In the documentary, all the ladies talked about their admiration for Rosé. It should be no surprise that Rosé obviously loves music, and the documentary revealed that she stays up until the early morning hours to rehearse and play. Cameras also give viewers an inside look at some studio sessions between Rosé and producer Joe "Vince" Rhee.

It's in these sessions, we find out, that Rosé is free to truly express herself, which also means revealing her most intimate moments and pushing through her fear. 

"I've always been so afraid of getting in the studio or writing something," the singer said. 

"She's shy about sharing that story, it's just super personal to her," Park revealed. She's so shy, in fact, that she has a secret folder full of all of her solo work. The collection is "like her diary," according to Park. And more than that, apparently none of the other members of BLACKPINK can listen to these songs without her permission. 

"We even saved this whole file in this secret folder because I said, 'Nobody can listen to it. Hide it from everyone,'" she confessed. But Rosé added, "it feels just like expressing myself."

Jennie's life changing choice

One of the best parts about BLACKPINK: Light Up the Sky is the peek into each member's childhood. For instance, Jennie opened up about her childhood in Korea. An only child raised by a single-mom, Jennie grew up in Seoul until she was 10 years old. After a trip with her mother to Australia and New Zealand, Jennie relocated permanently to New Zealand to attend school. But after five years, she prepared for yet another big move. 

At the tender age of 15, Jennie had to decide whether to move once again for school — this time, to the United States. "Everything was kind of decided, like 80 percent," she said about the move. "But I came back to New Zealand to pack my stuff up. That's when I realized I don't want to go to America and do another study there by myself. I actually want to become a singer," Jennie revealed. Instead, she pursued her dream and actually became the first member of the BLACKPINK crew

Meanwhile, Jennie's eventual return to America turned out to be much different than she ever could have dreamed of. Eventually, she and the rest of BLACKPINK returned for media appearances and performances in the United States, highlighted by their history-making performance at Coachella in 2019.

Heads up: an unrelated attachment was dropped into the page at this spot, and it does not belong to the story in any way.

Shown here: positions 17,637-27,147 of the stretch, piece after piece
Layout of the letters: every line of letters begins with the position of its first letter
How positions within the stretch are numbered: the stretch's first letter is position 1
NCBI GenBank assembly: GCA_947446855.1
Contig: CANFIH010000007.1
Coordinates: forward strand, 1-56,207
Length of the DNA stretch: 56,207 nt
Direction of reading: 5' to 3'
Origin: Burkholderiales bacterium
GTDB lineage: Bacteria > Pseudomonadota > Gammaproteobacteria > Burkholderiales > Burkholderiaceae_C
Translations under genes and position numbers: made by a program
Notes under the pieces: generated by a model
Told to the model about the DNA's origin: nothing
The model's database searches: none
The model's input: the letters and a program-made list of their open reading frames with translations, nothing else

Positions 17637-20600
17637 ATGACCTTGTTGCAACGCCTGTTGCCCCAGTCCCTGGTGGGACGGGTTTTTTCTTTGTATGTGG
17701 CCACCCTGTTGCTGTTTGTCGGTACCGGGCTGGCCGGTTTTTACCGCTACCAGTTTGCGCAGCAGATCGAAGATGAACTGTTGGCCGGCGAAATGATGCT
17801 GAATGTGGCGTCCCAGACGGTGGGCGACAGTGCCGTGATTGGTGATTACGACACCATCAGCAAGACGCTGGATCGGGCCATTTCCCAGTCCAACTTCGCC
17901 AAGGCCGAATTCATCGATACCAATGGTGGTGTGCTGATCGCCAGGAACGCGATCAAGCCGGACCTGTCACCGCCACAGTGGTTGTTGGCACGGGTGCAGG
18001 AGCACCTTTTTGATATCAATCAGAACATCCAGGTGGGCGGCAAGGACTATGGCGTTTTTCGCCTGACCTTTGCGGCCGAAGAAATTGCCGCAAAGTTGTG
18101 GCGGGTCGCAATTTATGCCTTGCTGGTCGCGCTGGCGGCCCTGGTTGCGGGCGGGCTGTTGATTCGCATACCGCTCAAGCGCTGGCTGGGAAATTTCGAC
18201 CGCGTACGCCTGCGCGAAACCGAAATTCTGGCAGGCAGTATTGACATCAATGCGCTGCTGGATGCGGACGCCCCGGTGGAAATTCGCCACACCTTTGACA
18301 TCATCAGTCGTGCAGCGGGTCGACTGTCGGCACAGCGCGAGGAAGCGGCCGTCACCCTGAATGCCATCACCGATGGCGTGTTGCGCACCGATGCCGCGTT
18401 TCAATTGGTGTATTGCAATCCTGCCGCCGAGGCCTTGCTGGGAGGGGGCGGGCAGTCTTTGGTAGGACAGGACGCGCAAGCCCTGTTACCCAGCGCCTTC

'Unnie' Jisoo

Throughout the documentary, BLACKPINK: Light Up the Sky, viewers get an exclusive peek into the relationships between the four members. One in particular, Jisoo, emerged as the intra-group mentor for BLACKPINK. Her path to the group started as a young woman who joined a drama club in the 11th grade. To expand her portfolio, she decided to audition at different places. And the first place she auditioned? That would be YG Entertainment in 2011. 

"I didn't know much at all about YG before I arrived there the first day," Jisoo revealed. And the singer added, "I never thought I'd actually be doing it for real." But her dream eventually became a reality. In addition to being a member of the hottest girl group on earth, she also plays a vital social role. As the oldest member she supports the other three, who in return call her "Unnie." This affectionately means "older sister" in Korean because "it's like family," Jennie said. "There's no doubt I feel a sense of responsibility. I try the best I can to take care of the other girls," Jisoo explained.

Teddy Park, the band's producer, shared his thoughts about Jisoo's work ethic and personality. "She does have that professional poker face. I've known Jisoo for a good six years. Seen her cry once," Park remembered. He also added that she's incredibly smart — and not just book smart. "I would say she's street smart," the producer said.